I believe that the response to and interaction with an art work can be of considerable benefit in raising the patient’s spirits. Keeping one’s spirits up is vital to a successful patient outcome and should be to the forefront of ambitions by both the medical teams and their professional design advisers in the provision of accommodation. Given the grand art collections amassed by the banks now in virtual public ownership together with committed implementation of the per cent for art scheme, I feel that greater opportunity exists to acquire and incorporate more works of art into hospital spaces most used by patients.

I acknowledge that hospital designers have to consider the wide variety of users in the course of design – medical staff, support staff, administrative staff, visitors and patients; though not necessarily contradictory, their needs are quite often divergent or different. I also acknowledge that a hospital is not a hospice, nor a nursing home, where the care of patients is the sole purpose of those environments. The fact that a hospital treats patients in order to return them to life outside again, suggests to me that there is an onus on designers to place the patient at the centre of their considerations and that the needs of the other users should revolve around the patient.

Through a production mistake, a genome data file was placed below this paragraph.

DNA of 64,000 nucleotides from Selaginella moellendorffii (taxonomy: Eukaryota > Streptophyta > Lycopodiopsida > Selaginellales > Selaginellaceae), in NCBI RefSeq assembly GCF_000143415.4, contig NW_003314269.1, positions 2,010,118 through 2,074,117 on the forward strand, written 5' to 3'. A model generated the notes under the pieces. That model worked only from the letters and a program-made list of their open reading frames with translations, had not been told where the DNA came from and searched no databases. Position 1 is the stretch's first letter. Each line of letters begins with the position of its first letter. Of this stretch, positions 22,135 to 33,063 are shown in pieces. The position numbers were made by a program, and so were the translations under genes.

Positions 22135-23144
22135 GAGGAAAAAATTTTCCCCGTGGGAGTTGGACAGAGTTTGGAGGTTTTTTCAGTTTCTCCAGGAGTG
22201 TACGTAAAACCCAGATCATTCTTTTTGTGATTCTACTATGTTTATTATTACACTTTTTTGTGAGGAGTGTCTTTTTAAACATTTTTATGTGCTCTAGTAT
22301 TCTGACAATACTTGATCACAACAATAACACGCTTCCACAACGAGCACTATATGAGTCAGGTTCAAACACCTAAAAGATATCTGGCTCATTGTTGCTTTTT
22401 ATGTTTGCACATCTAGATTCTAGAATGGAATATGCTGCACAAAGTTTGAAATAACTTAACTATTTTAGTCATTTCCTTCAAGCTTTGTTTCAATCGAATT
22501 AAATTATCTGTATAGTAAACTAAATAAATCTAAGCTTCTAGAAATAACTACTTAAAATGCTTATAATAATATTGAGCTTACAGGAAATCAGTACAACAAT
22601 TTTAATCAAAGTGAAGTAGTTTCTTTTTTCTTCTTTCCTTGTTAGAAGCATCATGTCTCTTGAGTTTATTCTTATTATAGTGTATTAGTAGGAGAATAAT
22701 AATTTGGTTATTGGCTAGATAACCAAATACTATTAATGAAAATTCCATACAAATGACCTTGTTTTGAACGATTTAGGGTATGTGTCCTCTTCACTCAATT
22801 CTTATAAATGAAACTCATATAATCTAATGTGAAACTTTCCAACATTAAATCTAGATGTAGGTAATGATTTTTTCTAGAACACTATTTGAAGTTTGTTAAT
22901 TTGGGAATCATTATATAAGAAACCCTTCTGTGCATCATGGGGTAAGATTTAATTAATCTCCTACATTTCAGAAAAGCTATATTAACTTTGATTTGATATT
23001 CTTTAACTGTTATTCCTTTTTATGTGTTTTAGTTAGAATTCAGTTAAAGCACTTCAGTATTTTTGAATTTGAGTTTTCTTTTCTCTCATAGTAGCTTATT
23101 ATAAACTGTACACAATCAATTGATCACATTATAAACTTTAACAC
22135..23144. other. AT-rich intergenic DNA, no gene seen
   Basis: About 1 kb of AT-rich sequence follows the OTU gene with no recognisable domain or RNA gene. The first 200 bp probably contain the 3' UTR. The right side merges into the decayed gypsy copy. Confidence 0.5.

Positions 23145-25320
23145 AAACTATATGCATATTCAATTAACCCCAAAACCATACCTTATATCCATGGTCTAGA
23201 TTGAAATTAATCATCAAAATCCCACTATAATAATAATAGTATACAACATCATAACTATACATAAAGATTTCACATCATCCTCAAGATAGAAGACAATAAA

The emotional and psychological wellbeing of the patient is vital to the healing process. The patient’s awareness of both orderly surroundings and order in the surroundings helps to counter the chaos of pain. Security, dignity and confidence in the programme of treatment are feelings which contribute to a successful outcome for the patient. These emotions and feelings can be greatly helped by the patient experiencing the best environment in which to pass time and the architectural response to those needs is a critical part of the process.


Born in 1947, Klaus Unger, a Dubliner, son of Herbert Unger (1916-2002), followed in his father’s footsteps to become an architect. A UCD graduate in 1969, Klaus worked for a few years in London, Amsterdam and Vienna, before returning to Dublin to take up a position with the firm of Sam Stephenson and Arthur Gibney.

After being awarded a Norwegian Government scholarship with a sojourn in Oslo to study Regional Planning, Klaus later again returned to Dublin and shortly afterwards joined the Office of Public Works. Having worked on many prestigious state developments such as Dublin Castle, Government Buildings, Leinster House, National Gallery, National Library, National Concert Hall, Wexford Opera House etc. he eventually retired from service in 2012.

An elected Fellow of the Royal Institute of the Architects of Ireland and a member of the Royal Institute of British Architects, Klaus has maintained an active interest in architectural matters since his retirement, serving pro-bono in various advisory roles as well as serving as a director on the Board of the Alfred Beit Foundation in charge of Russborough House.